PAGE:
Holocaust Survivors' Network
Personal Remarks on Éva Székely
from the University of Miami professor, Dr. Peter Tarjan
Éva Székely was a world class swimmer with several gold medals, world records, etc. I once read her autobiography and even met her personally around 1990. She also participated in the London, Helsinki and Melbourne Olympics, but unlike Keleti, she did return to Hungary from Australia. She was married to the captain of the Hungarian waterpolo team, Dezsö Gyarmati. (When I met Éva, she had been divorced from Gyarmati and she was living alone.) Their daughter, Andrea Gyarmati, also became a world class swimmer.
I recall a couple of episodes from her book. One of them was about political harassment. For reasons related to her independent thoughts, her club team that was financed and directed by the government in communist Hungary, demanded that she account for the equipment issued to her, such as wooden clogs, warm-up suits, terrycloth robes, etc. Over her career she probably wore out dozens of those without keeping track of them. Her answer was simple: count the number of the medals won and records broken by her as receipts for the worn out gear. The officials let her alone to avoid embarrassment -- a near miracle under communism.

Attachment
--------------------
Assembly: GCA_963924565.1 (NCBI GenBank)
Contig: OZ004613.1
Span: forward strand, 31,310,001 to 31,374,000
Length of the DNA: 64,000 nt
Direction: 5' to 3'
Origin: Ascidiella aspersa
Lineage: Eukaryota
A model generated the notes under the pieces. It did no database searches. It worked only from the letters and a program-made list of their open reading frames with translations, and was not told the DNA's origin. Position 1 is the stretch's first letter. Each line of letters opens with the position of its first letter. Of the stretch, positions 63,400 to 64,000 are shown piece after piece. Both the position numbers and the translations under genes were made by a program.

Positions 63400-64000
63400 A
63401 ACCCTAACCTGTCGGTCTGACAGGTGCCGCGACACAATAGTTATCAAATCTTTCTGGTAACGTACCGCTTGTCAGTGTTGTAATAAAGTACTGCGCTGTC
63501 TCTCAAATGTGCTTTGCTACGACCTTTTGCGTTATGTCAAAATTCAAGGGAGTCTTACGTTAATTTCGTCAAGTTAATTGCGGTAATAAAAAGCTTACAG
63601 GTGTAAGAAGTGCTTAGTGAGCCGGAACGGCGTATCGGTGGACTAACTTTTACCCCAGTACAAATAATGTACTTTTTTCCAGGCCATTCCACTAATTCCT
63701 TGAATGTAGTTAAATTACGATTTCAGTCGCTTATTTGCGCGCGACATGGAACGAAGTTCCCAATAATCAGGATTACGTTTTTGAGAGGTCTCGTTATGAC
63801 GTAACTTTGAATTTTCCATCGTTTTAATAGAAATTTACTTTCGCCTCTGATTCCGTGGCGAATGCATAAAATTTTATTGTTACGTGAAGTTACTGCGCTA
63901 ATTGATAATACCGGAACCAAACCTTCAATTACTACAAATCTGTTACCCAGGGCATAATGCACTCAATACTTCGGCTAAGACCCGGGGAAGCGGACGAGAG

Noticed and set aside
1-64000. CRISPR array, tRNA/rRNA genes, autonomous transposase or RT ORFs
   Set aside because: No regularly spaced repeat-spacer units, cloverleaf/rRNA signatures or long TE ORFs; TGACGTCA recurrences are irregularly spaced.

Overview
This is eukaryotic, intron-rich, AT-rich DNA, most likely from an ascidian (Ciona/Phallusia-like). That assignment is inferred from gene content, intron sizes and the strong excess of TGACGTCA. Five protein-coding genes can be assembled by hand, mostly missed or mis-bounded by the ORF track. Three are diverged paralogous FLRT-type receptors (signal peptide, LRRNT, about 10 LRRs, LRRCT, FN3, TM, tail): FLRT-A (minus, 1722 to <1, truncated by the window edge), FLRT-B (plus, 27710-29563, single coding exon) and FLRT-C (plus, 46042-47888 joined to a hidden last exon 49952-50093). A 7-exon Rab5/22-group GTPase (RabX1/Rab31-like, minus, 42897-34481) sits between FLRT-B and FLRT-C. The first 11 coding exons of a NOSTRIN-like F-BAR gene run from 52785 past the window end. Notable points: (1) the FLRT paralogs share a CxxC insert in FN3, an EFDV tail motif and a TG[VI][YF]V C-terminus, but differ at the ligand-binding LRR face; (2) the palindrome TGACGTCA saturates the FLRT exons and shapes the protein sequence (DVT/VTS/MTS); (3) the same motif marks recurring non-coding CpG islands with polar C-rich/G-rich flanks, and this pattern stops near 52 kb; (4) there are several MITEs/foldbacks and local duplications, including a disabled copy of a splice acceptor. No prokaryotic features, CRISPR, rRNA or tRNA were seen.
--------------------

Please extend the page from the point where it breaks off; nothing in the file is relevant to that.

During the worst period of the the fascist persecution, Éva was in the International Ghetto in Budapest in a Swiss house (I also spent some time in a similar house). Since she was not allowed to swim any more -- no Jews were allowed to enter the public swimming pools -- she ran up and down five flights of stairs up to a hundred times a day to stay in shape. This was at a time when food was extremely scarce. They lived on poppyseeds and honey -- that's all they had.
When I met her, she was about 70, retired and living comfortably in the Buda section of the city. Her apartment was filled with her trophies. I visited her on behalf of our mutual friend, Andrew Handler, a historian, who had written extensively about Hungarian Jewish athletes, among other Jewish subjects. "Andris" was a professor of history at the University of Miami and he co-edited a book with Susan Meschel, "Young People Speak - Surviving the Holocaust in Hungary" (Franklin Watts, 1993). Székely's story starts on page 41. I just reread her story and rediscovered that she decided to become an Olympic champion during the 1936 Olympics when she heard the national anthem over the radio following the victory of Ferenc Csik in Berlin. It had such an effect on everyone that she wanted to bring the same pride and joy to her countrymen, who later rejected her in such ugly and inhumane ways in 1944. But she did overcome all the hardships in her path and won the 200 meter breast stroke in Helsinki and a silver medal in Melbourne.
Dated: August 19, 2004